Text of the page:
-1

I was attending a telephonic interview for the post of software developer for a reputed product MNC, and my interviewer asked me:

How are you? To which I answered, - "Thanks I am fine" then I asked "how about you?"

When the interview ended, he told me - "It was a pleasure talking to you" to which I answered - "it was nice talking to you too as well"

Do you think it's okay in both the cases? Or should we not, since it's an interview or did I act over-smart?

  • Welcome to The Workplace! The best questions on this site explain the issue a bit more specifically. Is there a reason you think your responses weren't okay? As it is now, this question is really difficult to answer since we weren't actually there to hear what was said, what the tone of voice was, and what the reaction was. – jmac Jun 28 '13 at 5:17
  • @jmac: It was just the starting of the interview and were the first conversations to take place. – kingsmasher1 Jun 28 '13 at 5:32
  • 2
    I understand when it took place, I just don't understand why you think this was a problem. There seems to be nothing wrong with what you said, so it doesn't seem like a problem we can answer. The best questions look for more than a "yes-no" answer. See Good Subjective, Bad Subjective – jmac Jun 28 '13 at 6:33
  • 1
    I see nothing wrong. I did it as well – BЈовић Jun 28 '13 at 6:33
  • Can you update a question with information what made you feel uncomfortable with those phrases. As it is in question its perfectly fine to have this kind of social interaction during interview. I'd say it's even necessary to reduce stress. – Leri Jun 28 '13 at 7:19
6

An interview is more about finding out whether you and the employer will be a good match for each other, than outlining technical facts. Yes, qualifications is one big part, but it most certainly is not the only part. Interviewers will generally want to find out what you are like as an individual and some amount of small talk is a good way to do that.

From what you have described, what was said basically amounts to some courtesy phrases at the beginning and the end of the conversation.

Consider this: if the interviewer considers something like that to be a negative, is the company likely to attract people that you would want to work with?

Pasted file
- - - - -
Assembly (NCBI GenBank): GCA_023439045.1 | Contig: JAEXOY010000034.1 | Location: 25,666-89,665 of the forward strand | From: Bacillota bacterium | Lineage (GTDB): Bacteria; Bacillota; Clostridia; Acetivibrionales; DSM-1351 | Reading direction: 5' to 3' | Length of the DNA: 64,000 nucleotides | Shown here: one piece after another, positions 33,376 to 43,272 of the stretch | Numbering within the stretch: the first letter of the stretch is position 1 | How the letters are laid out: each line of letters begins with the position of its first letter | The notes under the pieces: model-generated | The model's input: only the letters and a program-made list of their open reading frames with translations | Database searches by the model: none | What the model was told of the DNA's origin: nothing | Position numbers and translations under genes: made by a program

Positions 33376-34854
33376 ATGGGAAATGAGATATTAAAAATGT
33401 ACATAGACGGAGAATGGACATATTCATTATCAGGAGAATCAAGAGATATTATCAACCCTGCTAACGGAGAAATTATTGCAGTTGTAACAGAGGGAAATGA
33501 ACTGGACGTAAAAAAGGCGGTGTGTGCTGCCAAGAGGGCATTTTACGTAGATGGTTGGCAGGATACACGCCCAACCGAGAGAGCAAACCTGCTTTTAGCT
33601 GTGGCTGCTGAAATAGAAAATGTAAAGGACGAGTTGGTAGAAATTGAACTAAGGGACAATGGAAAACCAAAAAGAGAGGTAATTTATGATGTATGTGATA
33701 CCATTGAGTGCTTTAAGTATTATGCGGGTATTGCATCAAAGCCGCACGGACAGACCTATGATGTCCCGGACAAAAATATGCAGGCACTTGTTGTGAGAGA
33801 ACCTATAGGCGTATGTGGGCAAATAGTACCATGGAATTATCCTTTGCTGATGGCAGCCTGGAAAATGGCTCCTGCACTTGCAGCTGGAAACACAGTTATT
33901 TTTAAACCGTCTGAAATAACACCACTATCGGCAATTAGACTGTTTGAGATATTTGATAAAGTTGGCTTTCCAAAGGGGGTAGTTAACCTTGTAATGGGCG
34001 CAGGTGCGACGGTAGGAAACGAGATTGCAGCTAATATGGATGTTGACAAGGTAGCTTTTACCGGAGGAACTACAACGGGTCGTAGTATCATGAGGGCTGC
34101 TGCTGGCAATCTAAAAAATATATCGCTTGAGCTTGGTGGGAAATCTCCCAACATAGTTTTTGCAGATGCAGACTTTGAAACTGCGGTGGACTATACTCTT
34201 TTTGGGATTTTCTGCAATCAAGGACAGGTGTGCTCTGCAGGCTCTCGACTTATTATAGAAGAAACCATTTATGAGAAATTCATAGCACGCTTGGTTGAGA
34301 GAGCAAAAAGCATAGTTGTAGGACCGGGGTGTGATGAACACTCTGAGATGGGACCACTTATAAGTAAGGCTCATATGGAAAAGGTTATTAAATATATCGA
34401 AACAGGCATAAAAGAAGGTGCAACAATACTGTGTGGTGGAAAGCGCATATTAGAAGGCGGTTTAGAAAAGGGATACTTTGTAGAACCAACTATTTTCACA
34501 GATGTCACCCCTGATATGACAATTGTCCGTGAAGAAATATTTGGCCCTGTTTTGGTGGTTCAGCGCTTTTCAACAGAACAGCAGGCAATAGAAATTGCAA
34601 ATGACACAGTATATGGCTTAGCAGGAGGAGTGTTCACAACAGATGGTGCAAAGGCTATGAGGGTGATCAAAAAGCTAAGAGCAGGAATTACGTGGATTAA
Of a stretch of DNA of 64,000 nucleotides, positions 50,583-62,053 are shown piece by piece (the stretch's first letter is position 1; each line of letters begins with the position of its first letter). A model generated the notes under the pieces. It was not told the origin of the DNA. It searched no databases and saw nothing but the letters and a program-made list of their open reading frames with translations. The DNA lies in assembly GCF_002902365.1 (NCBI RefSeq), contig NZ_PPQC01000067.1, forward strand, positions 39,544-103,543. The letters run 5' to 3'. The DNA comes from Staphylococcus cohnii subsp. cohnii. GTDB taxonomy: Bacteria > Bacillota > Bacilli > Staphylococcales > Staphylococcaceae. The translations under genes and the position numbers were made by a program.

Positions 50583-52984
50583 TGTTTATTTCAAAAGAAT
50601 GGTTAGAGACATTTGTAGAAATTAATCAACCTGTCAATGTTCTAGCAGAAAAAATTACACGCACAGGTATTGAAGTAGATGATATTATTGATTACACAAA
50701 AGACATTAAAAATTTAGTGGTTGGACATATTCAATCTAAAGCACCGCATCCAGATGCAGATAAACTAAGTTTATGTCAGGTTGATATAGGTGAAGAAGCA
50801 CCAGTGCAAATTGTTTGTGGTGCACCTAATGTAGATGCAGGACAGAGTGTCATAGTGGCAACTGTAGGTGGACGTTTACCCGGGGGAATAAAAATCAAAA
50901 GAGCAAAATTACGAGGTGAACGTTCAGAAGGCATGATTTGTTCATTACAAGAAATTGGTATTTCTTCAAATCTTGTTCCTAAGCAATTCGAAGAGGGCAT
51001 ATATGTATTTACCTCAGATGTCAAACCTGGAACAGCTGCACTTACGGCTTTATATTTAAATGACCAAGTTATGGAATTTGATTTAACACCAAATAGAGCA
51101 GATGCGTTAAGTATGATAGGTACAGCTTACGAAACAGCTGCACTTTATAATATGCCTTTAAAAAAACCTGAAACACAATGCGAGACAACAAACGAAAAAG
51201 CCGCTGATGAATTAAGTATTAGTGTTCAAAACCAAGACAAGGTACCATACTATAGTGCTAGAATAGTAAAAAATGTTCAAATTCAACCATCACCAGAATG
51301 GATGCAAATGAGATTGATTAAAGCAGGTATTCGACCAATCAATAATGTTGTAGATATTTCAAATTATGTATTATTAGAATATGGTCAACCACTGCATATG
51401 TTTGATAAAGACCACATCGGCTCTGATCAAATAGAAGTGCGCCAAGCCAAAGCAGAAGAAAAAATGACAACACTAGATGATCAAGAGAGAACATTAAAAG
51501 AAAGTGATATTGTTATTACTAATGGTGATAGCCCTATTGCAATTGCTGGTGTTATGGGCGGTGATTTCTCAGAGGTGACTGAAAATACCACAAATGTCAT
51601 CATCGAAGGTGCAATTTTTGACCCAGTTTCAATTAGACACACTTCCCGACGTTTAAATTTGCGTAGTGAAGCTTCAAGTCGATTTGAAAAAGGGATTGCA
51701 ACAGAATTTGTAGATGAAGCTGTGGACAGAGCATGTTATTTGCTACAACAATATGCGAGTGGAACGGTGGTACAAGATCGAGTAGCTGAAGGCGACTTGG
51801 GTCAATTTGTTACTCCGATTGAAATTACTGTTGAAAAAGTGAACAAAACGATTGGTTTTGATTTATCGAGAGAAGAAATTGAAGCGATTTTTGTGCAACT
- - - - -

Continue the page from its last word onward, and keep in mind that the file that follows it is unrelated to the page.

I think it's a fairly safe bet to say that if the employer will pass on you because you responded politely to their courtesy at the beginning and the end of the interview, the company is likely to attract mostly the kind of people who at least I would not want to work with. Hence, if they do look negatively on it, probably not a great loss.

Based on that line of reasoning, being reasonably polite during an interview can really only ever work in your favor, except possibly if you are truly desperate for a job, the interviewer is a jerk and you don't care about the work environment (and I'm not even sure about then).

| improve this answer | |
  • 1
    I think you are absolutely correct. I especially liked your comment - if the interviewer considers something like that to be a negative, is the company likely to attract people that you would want to work with? – kingsmasher1 Jun 28 '13 at 17:00
1

You do realize that the interview started the moment both parties were in the room or on the phone? If you had not acknowledged his question with a response that would have cost you. The questions and comments at the start and end of the interview may seem unrelated to the technical part, but they are part of the process.

You may have found these little small talk interactions sprinkled throughout the interview process. They could have happened while waiting for everybody to join the conversation, or while switching from one group to another.

You are expected to be able to talk to your coworkers in a polite friendly manner. So these little social conversations mirror what you may have to do dozens of times a day. One word answers would have been bad, and a 10 minute rant would have also been bad.

Responding to their initial comment with an appropriate answer and a followup statement or question is just what most interviewers are expecting. They are not judging your exact words against another candidates exact words. Some member of the interview team is likely to be working with you everyday, and are interested in how you fit into their work culture.

| improve this answer | |

Not the answer you're looking for? Browse other questions tagged .